Gordon Ramsay buttermilk southern fried chicken recipe is coated in seasoned flour and fried, but to tenderize the chicken Gordon simply marinates it in buttermilk. Buttermilk also gives the chicken a delightful tangy flavor.
How to Make Gordon Ramsay Buttermilk Fried Chicken
I don’t know what KFC puts in the blend of their secret spices of herbs of seasoning, but Ramsay uses smoked paprika, cayenne pepper, and garlic. I can tell you, it’s going to knock the socks off the colonel version of fried chicken!
Step 1. Put the chicken in a med-size bowl, then add the buttermilk with a good pinch of salt and combine well. Wrap the bowl with cling film and refrigerate overnight, or if using rite away no less than 30 minutes. remove from refrigerating let stand till back to room temperature before frying.
Step 2. Once able to deep fry, pour oil into a heavy-based sauté pan or hob-proof dutch-oven or casserole dish. Now place on the med flame until the oil reaches 340°F or you can test if the oil is ready by dropping a cube of bread into the oil let it sizzle and turn brown in 30 seconds.
Step 3. Add the flour on a plate and combine it with the spices and a pinch of salt and pepper. Transfer the chicken Thigh and Legs from the buttermilk., remove any excess buttermilk by shaking, then coat with the flour, be sure that all sides are coated.
Step 4. Fry the chicken in a single layer batch, turning over continually for 25-30 minutes, until you reach evenly golden on all sides. after the finish, frying removes excess oil by placing the chicken on to kitchen paper and serve warm.
How to Make Sweet Pickled Celery
This fast and simple sweet pickle celery recipe helps to cut through the abundance of the Buttermilk-fried Chicken or you can serve with any cold meats and cheeses platters. If you want the celery to hold its crunchy texture so don’t overcook it. Leaving it sitting to marinate in the sweet and sour liquid means it will still take on lots of characteristics. If you desired, you could add different vegs like carrot sticks and or sliced radishes to make it more extraordinary.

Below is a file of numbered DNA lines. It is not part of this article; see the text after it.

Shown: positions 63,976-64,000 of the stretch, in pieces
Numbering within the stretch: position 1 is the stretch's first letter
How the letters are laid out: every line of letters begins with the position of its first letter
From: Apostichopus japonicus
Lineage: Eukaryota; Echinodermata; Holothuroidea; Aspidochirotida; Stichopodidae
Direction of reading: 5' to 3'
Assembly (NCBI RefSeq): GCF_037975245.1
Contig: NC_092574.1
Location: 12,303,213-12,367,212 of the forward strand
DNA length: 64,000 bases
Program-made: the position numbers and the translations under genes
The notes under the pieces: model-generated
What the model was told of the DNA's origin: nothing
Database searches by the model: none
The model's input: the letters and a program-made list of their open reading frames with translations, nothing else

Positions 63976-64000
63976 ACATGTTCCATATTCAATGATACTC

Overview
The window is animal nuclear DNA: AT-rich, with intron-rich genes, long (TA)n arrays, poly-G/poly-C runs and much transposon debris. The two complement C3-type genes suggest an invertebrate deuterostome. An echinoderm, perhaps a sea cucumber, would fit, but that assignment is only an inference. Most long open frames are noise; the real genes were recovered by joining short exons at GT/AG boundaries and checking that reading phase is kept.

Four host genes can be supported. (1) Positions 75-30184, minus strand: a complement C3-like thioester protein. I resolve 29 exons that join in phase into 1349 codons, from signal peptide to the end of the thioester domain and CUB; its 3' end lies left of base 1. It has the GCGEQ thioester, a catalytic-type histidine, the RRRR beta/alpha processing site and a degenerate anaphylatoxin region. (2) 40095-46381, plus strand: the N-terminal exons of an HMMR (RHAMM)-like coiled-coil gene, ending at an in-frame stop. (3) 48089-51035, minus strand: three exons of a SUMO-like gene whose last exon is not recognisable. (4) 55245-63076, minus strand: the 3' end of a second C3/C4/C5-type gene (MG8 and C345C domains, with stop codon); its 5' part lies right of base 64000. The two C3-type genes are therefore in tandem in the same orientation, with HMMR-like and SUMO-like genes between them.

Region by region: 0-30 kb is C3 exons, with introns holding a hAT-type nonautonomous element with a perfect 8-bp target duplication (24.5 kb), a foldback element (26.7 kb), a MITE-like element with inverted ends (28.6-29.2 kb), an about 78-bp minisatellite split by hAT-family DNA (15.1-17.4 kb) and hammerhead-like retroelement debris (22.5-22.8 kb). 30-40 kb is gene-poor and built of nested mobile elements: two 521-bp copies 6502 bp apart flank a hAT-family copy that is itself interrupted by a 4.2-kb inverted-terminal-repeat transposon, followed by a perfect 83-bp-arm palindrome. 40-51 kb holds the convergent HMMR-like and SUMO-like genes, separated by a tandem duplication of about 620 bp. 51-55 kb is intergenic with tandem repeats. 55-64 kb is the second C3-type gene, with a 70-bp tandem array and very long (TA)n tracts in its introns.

Step 1. Divide the celery stalk and cut each diagonally into slices sticks about 1/2 in. thick. Placed aside in a large size bowl.
Step 2. Put a small 4 qtr saucepan over medium-high heat and combine all the remaining components, with a 1/4 cup water and a pinch of salt. Get water boil, then decrease the heat to simmer and mix until the sugar and salt have melted. Taste and balance the spice as needed. You want a good balance amid sour and sweet. After allowing liquid to cool until warm.
Step 3. Now pour the pickling liquid over the celery sticks and leave to cool thoroughly before eating. If stored in a pasteurized sealed jar and put in the fridge, the pickle will last for up to a month.
Gordon Ramsay Chicken Recipes
- Chicken Under a Brick with Herb GremolataHell’s Kitchen Brick Chicken recipe by Gordon Ramsay. You’ll first need to prepare the whole chicken by spatchcocking, which is simply removing the chicken’s backbone. Then the chicken goes into a hot pan skin side down.
- Bone-In Chicken Breast with Andouille Sausage Potato HashHell’s Kitchen Bone-In Chicken Breast recipe by Gordon Ramsay. The meat is completely exposed to the heat, could turn leathery and tough as it dries out during cooking. I love this recipe for it’s nicely browned crispy skin, which adds flavor, textural and, contrast any dish.
- Roast Chicken with Chickpea StuffingHell’s Kitchen Roast Chicken with Chickpea Stuffing recipe by Gordon Ramsay. Place the tarragon and butter under the skin, this keeps the breast moist as it cooks. The flavors of the stuffing gets absorbed into the chicken meat as the juices circulate evenly during cooking.
- Chicken Fricassee, with Mushrooms in White SauceHell’s Kitchen Chicken Fricassee, with Mushrooms in White Sauce recipe by Gordon Ramsay. Chicken Fricassee is French comfort food, made with wild mushrooms in a smooth white sauce. It’s served with herb sautéed potatoes.
- Gordon Ramsay Butcher Chicken Guide: Cutting, Cooking, and CravingThere was a time that supermarkets sold only one or two types of chicken, but these days your chicken buying options at supermarkets are seemingly unlimited. Should you buy a whole chicken or specific chicken parts such as breasts, legs, wings, or thighs? The whole chicken will be cheaper on a per-pound basis but will require more work in terms of butchering. Is the convenience of pre-cut chicken worth paying more?